When my wife and I had our first child a couple years back, I panicked.

It wasn't the diapers that did it. Nor the endless washing of laundry. Not the 3 a.m. wake-ups or the months of four hours' sleep per night, either.

It was the toys.

I was a Hasbro (NYSE:HAS) investor, you see, and had been for about a year. I got drawn in by that firm's prodigious free cash flow, its discount valuation, its stable of brands I loved from my own youth: Tonka trucks, G.I. Joe figures, Parker Brothers board games. I figured, with brands like these, Hasbro couldn't go wrong.

A father is born . . .
Yet there I was a year later, with a new daughter come onto this Earth. And all around her bedroom, as far as the eye could see (pretty far -- we live in a house the size of a roomy shoebox, though you couldn't tell it from the mortgage), were Mattel (NYSE:MAT)-brand toys. Fisher Price for the most part, with the odd Hot Wheels car that I just couldn't help buying for her.

So here I was, invested in one company, yet seeing plain as day how all of my toy-oriented consumer dollars were going directly to my investment's competitor. Anna's a little girl, after all. Her favorite color is pink. And no matter how many Tonkas and Hot Wheels I buy for her, you just know that there'll be Barbies in the drivers' seats in just a few years' time.

. . . and an investment thesis, too
With those facts, and all those doe-eyed Barbie dolls, staring this new father in the face, I knew it was time to look at Mattel, the stock. Here's what I found:

Despite recent weakness in its sales of Barbie- and Hot Wheels-brand toys, Mattel remains a strong producer of cash. Over the last 12 months, the company has generated a whopping $363 million worth of free cash.

It has put that cash to good use, too. While Wall Street focuses on the company's sales weakness and bids down Mattel's shares accordingly, Mattel turns around and eagerly buys those shares at a discount to their intrinsic value. In the last two years, Mattel has spent more than $750 million on share buybacks, including $250 million that its board authorized in March. Mattel spent every last dime of that authorization, buying shares hand over fist, then re-upped for another $250 million in November.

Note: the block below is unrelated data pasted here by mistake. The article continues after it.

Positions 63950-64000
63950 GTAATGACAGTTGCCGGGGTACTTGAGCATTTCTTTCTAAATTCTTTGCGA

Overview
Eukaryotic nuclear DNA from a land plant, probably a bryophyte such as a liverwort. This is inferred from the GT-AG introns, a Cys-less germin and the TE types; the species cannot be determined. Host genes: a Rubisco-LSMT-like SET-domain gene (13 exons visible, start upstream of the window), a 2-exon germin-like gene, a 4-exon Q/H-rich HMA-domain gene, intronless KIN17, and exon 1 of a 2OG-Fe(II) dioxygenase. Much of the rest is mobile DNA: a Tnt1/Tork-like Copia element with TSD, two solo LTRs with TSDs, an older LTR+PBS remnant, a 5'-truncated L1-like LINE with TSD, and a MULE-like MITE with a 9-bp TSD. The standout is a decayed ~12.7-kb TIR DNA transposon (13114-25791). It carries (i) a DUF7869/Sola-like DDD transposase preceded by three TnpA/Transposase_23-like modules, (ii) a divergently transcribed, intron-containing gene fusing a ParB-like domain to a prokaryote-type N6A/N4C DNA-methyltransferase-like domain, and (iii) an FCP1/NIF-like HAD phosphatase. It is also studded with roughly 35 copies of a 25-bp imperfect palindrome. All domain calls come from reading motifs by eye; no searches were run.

A wise decision? Or a Wise decision?
The Wall Street Wise men laugh at Mattel's buybacks. Only one out of a dozen or so analysts has the stock at a buy rating. But here at the Fool, we practice a different kind of wisdom. We don't take our cues from the Street -- or rather, we do, in a way. When everyone on Wall Street fears to endorse a company, that gets our attention right quick. It means no one's watching but us. And that's precisely the kind of situation that lets Fools acquire shares in quality companies on the cheap.

So here's why I think Wall Street is wrong to pan Mattel, why I think Mattel's making the right call in buying back its shares, and why you should, too:

The turnaround
Right now, the entire toy industry is in a slump, and the share prices reflect this. Mattel trades at roughly 15 times estimated earnings for 2005. On a P/E basis, investors haven't had a better opportunity to buy Mattel in 10 years, when Mattel shares traded down to a low of 13 times earnings in 1995. Yet when the industry turnaround comes, there's little doubt that Mattel will be at the head of the pack on the upward swing. Just take a look at the stats for the three largest toy makers:

Mattel Hasbro Lego (private)
Trailing P/E 16 19 n/a
Net profit margin 8.1% 6.5% unprofitable
Dividend 3% 1.8% n/a

There's no telling when this industry will turn around. But with its stable of beloved brands, continued profitability in the worst of markets, and proven ability to generate cash, there's little doubt that Mattel will be here to see that day. In the meantime, no toy company pays its investors a better dividend for their patience.

Buy Mattel.

Wall Street won't buy Mattel. But we will. Our value-hunting newsletter, Motley Fool Inside Value, recommended the stock as one of its two inaugural picks. It hasn't paid off for us yet, but judging from the performance of the rest of our portfolio (up better than 10% to the S&P's 7%), chances are this one, too, will prove its worth in time. You can see all of our other recommendations any time you like, but you'll need to take afree 30-day trialto do it.

Hasbro is a Motley Fool Stock Advisor recommendation.

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Fool contributor Rich Smith no longer owns shares of Hasbro, and does not yet own shares of Mattel. If he did, The Motley Fool would require him to tell you so. We're sticklers about things like that.